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KANSAS CITY, Mo. (AP) -- This year's NFL draft is heavy on size and light on glamour.

There's no high-profile quarterback destined to go No. 1 and instantly become the face of a downtrodden franchise. There's not even a running back or wide receiver worthy of the top overall pick, someone with the kind of swagger that wins over fans weary of losing.

Nope, there's just beef. And lots of it.

There's 6-foot-6, 306-pound Luke Joeckel, the offensive tackle from Texas A&M whom the Kansas City Chiefs are expected to select first overall. There's also Eric Fisher of Central Michigan and Lane Johnson of Oklahoma, two more 300-pounders who could be snapped up in the first 10 picks.

Even the defensive side of the ball is big on bigness: Florida's Sharrif Floyd, Utah's Star Lotulelei and Sylvester Williams of North Carolina are considered premium space eaters.

Utilitarian? Sure. Flashy? Not so much.

"There are a lot of good football players there," Broncos President John Elway insisted. "It's kind of a matter of what kind of flavor you like, but there are plenty of defensive linemen - not only defensive ends but defensive linemen - in this draft, and it's deeper than most."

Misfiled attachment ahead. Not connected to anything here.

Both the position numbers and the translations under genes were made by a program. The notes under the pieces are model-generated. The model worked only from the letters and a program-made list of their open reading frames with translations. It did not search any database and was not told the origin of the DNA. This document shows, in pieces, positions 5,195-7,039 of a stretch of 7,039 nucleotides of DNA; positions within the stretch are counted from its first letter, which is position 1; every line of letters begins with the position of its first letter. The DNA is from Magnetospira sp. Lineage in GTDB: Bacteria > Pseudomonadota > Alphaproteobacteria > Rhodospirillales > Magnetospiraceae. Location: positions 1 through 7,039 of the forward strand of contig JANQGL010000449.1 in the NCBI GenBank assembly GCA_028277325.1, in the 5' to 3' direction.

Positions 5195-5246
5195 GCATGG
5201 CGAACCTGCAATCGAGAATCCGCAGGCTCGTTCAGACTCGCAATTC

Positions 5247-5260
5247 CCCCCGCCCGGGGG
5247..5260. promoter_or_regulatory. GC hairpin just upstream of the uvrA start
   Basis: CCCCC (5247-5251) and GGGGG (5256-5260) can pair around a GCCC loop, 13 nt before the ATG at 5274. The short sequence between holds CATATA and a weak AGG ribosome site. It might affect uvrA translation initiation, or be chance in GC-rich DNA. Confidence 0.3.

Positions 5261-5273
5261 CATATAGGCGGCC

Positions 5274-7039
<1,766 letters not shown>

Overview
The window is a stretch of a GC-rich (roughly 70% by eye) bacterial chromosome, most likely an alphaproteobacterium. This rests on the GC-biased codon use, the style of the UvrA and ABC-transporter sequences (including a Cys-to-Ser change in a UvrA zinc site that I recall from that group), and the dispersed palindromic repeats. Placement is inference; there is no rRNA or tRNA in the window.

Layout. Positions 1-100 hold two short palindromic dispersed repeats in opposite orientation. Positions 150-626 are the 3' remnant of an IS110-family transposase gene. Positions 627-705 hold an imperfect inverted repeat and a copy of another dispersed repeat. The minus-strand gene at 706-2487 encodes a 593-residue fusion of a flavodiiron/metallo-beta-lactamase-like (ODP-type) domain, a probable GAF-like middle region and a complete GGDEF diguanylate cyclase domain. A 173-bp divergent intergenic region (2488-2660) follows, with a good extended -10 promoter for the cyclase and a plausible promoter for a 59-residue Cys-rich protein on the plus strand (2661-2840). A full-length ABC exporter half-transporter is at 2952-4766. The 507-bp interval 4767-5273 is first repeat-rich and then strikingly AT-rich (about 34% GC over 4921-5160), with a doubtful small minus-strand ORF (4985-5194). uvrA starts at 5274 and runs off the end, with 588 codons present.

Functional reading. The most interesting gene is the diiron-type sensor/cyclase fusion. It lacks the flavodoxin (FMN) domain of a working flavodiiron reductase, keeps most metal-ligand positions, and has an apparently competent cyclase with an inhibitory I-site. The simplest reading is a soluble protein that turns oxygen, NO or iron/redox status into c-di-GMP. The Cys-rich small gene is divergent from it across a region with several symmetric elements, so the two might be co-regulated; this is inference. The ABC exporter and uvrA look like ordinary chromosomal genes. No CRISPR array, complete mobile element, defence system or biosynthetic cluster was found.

Only twice since the AFL-NFL merger in 1970 has an offensive tackle been chosen first overall, but the Chiefs figure to make it three when NFL Commissioner Roger Goodell reads off the name of the league's newest millionaire shortly after 8 p.m. EDT at Radio City Music Hall in New York City.

Joeckel is considered the surest thing in a draft full of uncertainty.

He protected the blind side of Heisman Trophy winner Johnny Manziel last season, won the Outland Trophy as college football's top interior lineman, and wowed just about everyone at the NFL's annual scouting combine with his speed, agility and, yes, his size.

"I think this year, the offensive line position has some true prospects in it," Chiefs general manager John Dorsey said. "Every draft has its own unique set of characteristics. Last year's draft had its own unique set of characteristics. This year's draft has its unique characteristics."

Last year's draft made for must-see TV.

One of the deepest quarterback crops in recent years stoked the passions of fan bases in several NFL cities, including Indianapolis, which took Andrew Luck with the first overall pick.

It was the fourth straight year that a quarterback went No. 1.